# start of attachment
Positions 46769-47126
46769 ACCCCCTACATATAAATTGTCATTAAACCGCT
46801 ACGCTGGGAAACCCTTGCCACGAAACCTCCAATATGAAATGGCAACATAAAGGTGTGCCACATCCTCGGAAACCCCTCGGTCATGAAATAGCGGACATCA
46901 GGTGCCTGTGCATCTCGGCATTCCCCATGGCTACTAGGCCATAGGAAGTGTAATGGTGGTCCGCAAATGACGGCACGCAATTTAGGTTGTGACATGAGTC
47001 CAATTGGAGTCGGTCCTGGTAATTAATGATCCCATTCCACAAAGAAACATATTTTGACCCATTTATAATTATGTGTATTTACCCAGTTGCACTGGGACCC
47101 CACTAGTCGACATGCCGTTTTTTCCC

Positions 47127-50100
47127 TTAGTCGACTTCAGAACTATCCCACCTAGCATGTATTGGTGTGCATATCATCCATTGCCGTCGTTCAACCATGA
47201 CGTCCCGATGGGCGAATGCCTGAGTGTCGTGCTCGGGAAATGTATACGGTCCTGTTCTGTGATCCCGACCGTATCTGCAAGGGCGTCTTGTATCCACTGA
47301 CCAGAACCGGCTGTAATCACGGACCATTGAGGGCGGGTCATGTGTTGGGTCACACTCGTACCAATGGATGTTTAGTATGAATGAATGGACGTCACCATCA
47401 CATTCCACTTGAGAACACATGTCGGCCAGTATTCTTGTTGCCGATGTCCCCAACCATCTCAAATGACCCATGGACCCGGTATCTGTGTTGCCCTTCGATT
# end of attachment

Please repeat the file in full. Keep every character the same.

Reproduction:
Positions 46769-47126
46769 ACCCCCTACATATAAATTGTCATTAAACCGCT
46801 ACGCTGGGAAACCCTTGCCACGAAACCTCCAATATGAAATGGCAACATAAAGGTGTGCCACATCCTCGGAAACCCCTCGGTCATGAAATAGCGGACATCA
46901 GGTGCCTGTGCATCTCGGCATTCCCCATGGCTACTAGGCCATAGGAAGTGTAATGGTGGTCCGCAAATGACGGCACGCAATTTAGGTTGTGACATGAGTC
47001 CAATTGGAGTCGGTCCTGGTAATTAATGATCCCATTCCACAAAGAAACATATTTTGACCCATTTATAATTATGTGTATTTACCCAGTTGCACTGGGACCC
47101 CACTAGTCGACATGCCGTTTTTTCCC

Positions 47127-50100
47127 TTAGTCGACTTCAGAACTATCCCACCTAGCATGTATTGGTGTGCATATCATCCATTGCCGTCGTTCAACCATGA
47201 CGTCCCGATGGGCGAATGCCTGAGTGTCGTGCTCGGGAAATGTATACGGTCCTGTTCTGTGATCCCGACCGTATCTGCAAGGGCGTCTTGTATCCACTGA
47301 CCAGAACCGGCTGTAATCACGGACCATTGAGGGCGGGTCATGTGTTGGGTCACACTCGTACCAATGGATGTTTAGTATGAATGAATGGACGTCACCATCA
47401 CATTCCACTTGAGAACACATGTCGGCCAGTATTCTTGTTGCCGATGTCCCCAACCATCTCAAATGACCCATGGACCCGGTATCTGTGTTGCCCTTCGATT